Disclaimer: This article was originally published January 20, 2018 on FreeCodeCamp. This is for informational purposes only. This is not financial advice.
The amount of engagement in the crypto investment space needs no introduction. With market caps, volumes, and public awareness on the rise, I thought I’d put together a simple Jupyter notebook to get a clearer and broader viewpoint into the investment activities within my own crypto portfolio.
TL;DR here’s the code ;)
Because we’re definitely missing important details about our investments by only looking at the total value of our (potentially fat) wallets — even though I enjoy looking at Blockfolio from time to time. Because seeing our Ripple go to the moon and overshadow the rest of our investments is likely increasing our financial risk substantially. Because we all want our money to grow, but achieving this by picking a diverse set of cryptos is easier and safer than picking a moonshot that could end up a dud (and make us broke).
And let’s face it, the market gains are just too big for us to be left in the dark on the true characteristics of our investment portfolios.
Now there are several characteristics of our portfolio that we should take a good look at, including return and risk. But a lot of the time we’re fixated on one and not the other.
We can look at return in several ways: the amount of money we’ve made from the beginning to the current date, the average rate of money we’ve made over specific time periods (e.g., annual returns), how much better our investments did when compared to several characteristics of a benchmark (e.g., alpha), and even the annual compound rate it would have taken to get to our current investment based on our starting point (i.e., CAGR).
As important, if not more, is how we look at risk and its effect on return. I don’t know about you, but I want to make sure I’m making a good return based on an amount of risk I feel comfortable with. If we take on a huge amount of risk to make one particular return when we could have taken much less risk to make that very same return, the path to take for a more efficient investment is clear.
This is where understanding volatility, correlations, and risk-adjusted returns come into play by computing statistics such as standard deviation of returns (or volatility), beta, the Sharpe ratio, and the Sortino ratio.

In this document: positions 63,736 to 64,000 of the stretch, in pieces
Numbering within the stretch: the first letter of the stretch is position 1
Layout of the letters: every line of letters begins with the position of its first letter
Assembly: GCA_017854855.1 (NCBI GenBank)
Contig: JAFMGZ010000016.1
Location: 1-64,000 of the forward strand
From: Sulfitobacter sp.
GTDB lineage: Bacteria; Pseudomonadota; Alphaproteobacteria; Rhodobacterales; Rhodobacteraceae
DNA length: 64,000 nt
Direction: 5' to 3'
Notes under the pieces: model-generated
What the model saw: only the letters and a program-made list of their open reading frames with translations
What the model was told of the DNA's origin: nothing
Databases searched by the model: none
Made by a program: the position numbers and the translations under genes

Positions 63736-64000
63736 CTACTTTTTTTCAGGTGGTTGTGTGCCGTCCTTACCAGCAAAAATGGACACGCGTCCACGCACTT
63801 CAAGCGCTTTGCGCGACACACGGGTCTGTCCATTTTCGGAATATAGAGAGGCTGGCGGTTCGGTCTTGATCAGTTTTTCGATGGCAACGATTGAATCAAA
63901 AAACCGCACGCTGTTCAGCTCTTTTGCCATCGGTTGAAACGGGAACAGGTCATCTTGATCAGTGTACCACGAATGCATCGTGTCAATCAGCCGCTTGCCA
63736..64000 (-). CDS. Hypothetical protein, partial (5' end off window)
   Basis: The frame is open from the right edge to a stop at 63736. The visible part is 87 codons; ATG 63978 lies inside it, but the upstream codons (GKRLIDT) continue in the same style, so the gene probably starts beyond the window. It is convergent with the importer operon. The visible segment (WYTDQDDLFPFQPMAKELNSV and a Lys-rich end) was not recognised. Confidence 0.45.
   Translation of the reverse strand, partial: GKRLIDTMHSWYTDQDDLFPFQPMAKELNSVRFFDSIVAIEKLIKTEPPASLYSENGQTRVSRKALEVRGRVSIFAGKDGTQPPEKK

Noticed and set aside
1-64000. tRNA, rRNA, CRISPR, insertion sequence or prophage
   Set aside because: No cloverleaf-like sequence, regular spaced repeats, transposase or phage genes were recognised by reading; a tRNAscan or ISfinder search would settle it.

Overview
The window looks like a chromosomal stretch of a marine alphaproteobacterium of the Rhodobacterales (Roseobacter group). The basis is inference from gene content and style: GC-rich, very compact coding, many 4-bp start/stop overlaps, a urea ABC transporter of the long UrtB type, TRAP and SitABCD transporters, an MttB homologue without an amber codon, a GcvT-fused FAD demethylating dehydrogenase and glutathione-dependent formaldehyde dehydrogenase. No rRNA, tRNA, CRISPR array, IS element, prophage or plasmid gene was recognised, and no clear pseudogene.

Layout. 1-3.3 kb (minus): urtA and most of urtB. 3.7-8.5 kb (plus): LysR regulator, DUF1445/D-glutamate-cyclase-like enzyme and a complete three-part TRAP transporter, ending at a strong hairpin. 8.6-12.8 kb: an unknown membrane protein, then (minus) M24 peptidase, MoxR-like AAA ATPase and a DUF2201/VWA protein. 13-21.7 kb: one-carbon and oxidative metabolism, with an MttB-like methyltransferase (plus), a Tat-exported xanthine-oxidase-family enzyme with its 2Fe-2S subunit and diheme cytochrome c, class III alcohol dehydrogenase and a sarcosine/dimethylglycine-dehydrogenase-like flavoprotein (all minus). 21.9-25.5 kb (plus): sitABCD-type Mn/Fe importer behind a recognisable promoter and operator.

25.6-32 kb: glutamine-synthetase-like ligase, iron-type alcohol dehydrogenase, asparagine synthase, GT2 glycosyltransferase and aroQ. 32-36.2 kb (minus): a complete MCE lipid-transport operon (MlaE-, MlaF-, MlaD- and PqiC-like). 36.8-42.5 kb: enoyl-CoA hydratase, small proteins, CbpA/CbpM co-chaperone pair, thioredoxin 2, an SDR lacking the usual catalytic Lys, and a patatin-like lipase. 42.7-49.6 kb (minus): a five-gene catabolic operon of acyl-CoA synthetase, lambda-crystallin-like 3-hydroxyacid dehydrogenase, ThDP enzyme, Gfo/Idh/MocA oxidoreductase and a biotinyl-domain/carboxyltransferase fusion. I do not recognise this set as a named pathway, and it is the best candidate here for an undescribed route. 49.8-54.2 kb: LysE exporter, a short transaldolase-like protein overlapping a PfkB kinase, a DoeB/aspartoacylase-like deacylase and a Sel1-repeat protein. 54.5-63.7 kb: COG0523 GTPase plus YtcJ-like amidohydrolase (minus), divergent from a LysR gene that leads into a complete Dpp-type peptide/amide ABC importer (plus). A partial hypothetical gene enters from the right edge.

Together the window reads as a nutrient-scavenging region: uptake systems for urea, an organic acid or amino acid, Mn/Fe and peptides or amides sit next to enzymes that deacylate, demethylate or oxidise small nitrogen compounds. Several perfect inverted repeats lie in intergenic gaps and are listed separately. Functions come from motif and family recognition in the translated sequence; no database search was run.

And while we can compute all the statistics under the sun to measure our portfolio’s performance, it doesn’t do much good if we don’t include a reference point to see how well we’re doing in comparison. This is called a benchmark, and we’ll be using the golden boy of cryptocurrencies: Bitcoin.
So I don’t want to display a bunch of code here because I think you should go through the notebook yourself and get a feel for things. Don’t be afraid, the notebook includes some clear explanations and the code is commented! It’ll also help in better understanding this post. If you want, clone the repo and give it a whirl first. However, I will show you results through some statistics and nice visualizations.
To start, we need to create a tradesheet that emulates how we invested our portfolio. The one below is included in the repo. These are actually the same cryptos I invested in and the times I bought and sold them up until now, but the amount of money and the allocations (i.e., the amount I bought and sold) are not.
Now we want to run a backtest on our investment strategy. Simply put, running a backtest allows us to go back in time to our first trade, walk forward in time, and simulate the trading activity that occurred in our portfolio up until today. A backtester can be very sophisticated and can be used in a lot of different scenarios (to the finance geeks: pun intended), but in our case it’s rather straightforward.
OK. Numbers are nice, but I want to see some charts.
Again, go ahead and clone the repo and play around a bit so you can understand in more detail how we went about analyzing our portfolio. You can even add your own tradesheet to get a glimpse into yours. And if you find bugs, let me know!
I hope you’ve gained a better appreciation for why it’s important to look at your portfolio through various lenses. It’s hard to get a clear understanding from just visualizing asset price movements, especially with all that’s been going on lately in the crypto space. Also, it’s not always clear how much risk we’re taking on over time, and how those risks will evolve when we invest.
What is clear is that diversification in such a market is important, because none of us knows where this market is going. With that in mind, best to keep an eye on your ship while weathering the storms and HODL.